In April 2018, Dutch police inflicted a whole lot of “access denied” when they shut down Webstresser, the world’s biggest market for distributed-denial-of-service (DDoS) attacks.
Law enforcement working in multiple countries nabbed at least four of the attack-for-hire site’s admins, and then they went knocking on the doors of its users. Some got arrested, while some got away with warnings.
Well, going on a year later, it’s still mop-up time.
The UK’s National Crime Agency (NCA) announced that it’s been working with law enforcement agencies from 14 countries as part of what it’s calling Operation Power Off: an ongoing project to get at all the people and services behind DDoS attacks.
Police in the UK and Scotland have issued 8 warrants and seized more than 60 personal computers, tablets and mobile phones, the NCA said. An unspecified number of users have also received cease and desist notices. Police are eyeing another 400 Webstresser users for possible prosecution.
Webstresser: So easy to use, so devastating
At the time of the service’s shutdown in April, Europol said that its top users were in the Netherlands, Italy, Spain, Croatia, the UK, Australia, Canada and Hong Kong. With over 136,000 registered users, Webstresser was credited with being behind an estimated 6 million cyber attacks worldwide.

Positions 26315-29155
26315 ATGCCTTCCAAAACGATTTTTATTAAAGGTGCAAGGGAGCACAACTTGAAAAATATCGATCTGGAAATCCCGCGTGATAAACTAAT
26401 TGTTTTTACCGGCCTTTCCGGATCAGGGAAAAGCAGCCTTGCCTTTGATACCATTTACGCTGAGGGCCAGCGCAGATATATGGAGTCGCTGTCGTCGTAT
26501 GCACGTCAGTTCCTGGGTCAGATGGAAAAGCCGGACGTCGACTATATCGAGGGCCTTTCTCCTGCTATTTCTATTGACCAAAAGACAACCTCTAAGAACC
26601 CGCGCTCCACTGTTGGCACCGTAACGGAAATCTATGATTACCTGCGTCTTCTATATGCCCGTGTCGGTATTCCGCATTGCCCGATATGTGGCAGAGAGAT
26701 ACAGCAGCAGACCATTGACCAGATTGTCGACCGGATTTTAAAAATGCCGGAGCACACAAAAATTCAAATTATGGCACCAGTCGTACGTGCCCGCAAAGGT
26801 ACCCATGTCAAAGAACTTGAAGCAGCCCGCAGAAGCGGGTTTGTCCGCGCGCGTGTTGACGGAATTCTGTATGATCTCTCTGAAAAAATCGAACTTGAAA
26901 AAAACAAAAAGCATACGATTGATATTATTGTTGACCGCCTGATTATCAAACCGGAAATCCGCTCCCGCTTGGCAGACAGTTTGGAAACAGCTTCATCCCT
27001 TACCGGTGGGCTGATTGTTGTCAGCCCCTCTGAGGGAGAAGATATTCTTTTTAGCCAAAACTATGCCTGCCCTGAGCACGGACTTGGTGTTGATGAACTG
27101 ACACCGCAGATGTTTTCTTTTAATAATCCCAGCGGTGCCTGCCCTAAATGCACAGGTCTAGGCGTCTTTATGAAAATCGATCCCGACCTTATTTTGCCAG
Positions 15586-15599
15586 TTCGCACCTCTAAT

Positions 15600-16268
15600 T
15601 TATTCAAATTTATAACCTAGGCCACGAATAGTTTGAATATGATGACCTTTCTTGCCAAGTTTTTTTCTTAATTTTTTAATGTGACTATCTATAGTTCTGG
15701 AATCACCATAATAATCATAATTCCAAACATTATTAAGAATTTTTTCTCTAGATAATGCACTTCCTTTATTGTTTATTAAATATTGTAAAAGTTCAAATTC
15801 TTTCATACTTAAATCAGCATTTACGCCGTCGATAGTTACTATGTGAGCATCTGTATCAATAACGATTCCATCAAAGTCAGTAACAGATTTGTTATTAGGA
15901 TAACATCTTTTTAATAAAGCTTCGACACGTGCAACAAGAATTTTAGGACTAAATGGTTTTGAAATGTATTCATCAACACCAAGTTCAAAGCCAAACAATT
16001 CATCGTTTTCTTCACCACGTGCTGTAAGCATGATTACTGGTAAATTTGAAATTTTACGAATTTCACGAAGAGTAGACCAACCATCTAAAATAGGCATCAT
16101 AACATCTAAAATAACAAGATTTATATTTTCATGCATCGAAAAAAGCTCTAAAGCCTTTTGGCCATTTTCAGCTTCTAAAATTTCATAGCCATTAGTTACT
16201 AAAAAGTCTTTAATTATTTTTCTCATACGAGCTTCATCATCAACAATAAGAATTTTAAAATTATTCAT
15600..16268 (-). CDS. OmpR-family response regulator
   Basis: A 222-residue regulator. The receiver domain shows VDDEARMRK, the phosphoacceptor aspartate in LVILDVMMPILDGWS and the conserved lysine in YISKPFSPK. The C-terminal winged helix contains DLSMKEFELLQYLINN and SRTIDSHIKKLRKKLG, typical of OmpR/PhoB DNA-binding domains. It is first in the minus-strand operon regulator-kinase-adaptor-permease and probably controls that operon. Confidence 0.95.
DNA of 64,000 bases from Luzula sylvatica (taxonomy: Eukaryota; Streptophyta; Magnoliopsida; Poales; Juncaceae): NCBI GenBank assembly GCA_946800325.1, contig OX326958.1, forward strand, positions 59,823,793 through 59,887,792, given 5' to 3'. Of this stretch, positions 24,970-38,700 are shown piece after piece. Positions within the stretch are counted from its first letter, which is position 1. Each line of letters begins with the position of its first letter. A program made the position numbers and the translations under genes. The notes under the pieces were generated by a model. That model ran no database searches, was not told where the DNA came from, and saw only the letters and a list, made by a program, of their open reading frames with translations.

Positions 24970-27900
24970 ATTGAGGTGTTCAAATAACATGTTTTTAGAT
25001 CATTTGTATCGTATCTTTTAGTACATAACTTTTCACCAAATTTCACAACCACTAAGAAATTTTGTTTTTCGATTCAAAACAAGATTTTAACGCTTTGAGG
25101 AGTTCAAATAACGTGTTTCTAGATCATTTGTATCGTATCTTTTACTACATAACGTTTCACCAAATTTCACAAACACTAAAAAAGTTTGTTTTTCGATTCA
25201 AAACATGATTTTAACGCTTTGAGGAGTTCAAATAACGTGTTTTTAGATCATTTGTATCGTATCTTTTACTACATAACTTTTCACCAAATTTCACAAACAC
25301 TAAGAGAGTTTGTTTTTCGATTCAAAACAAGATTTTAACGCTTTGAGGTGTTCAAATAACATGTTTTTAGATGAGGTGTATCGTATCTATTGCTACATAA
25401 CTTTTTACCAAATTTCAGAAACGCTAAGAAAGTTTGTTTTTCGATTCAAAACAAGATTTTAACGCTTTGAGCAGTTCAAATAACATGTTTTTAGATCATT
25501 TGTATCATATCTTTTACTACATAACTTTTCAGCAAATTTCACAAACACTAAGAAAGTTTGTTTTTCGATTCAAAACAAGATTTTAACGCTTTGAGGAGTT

The Webstresser-enabled attacks targeted critical online services for banks, government institutions, police forces, and people in the gaming industry.
DDoS attacks are blunt instruments that work by overwhelming targeted sites with so much traffic that nobody can reach them. They can be used to render competitor or enemy websites temporarily inoperable out of malice, lulz or profit: some attackers extort site owners into paying for attacks to stop.
Much mayhem could be had for what was basically pocket change. According to Webstresser’s pricing table, archived on 19 April before the site was taken down, memberships started at the “bronze” level, for €15 or USD $18.99/month, went up to $49.99/month for the “platinum” service, and topped out at $102/month for “lifetime bronze.”
A service like Webstresser can be used by those with nary a smidgen of technical skill. All they had to do to paralyze target sites was to hand over a modest amount of money: PayPal payments were accepted, but the site’s admins preferred Bitcoin payments enough to offer a sweet 15% discount.
Well, so much for hiding behind cryptocurrency and supposedly anonymous usernames. Jim Stokley, Deputy Director of the NCA’s National Cyber Crime Unit, said that none of that will shield DDoS-ers from getting busted by a police force that crosses borders to track them down:
The action taken shows that although users think that they can hide behind usernames and crypto currency, these do not provide anonymity. We have already identified further suspects linked to the site, and we will continue to take action.
Our message is clear. This activity should serve as a warning to those considering launching DDoS attacks. The NCA and our law enforcement partners will identify you, find you and hold you liable for the damage you cause.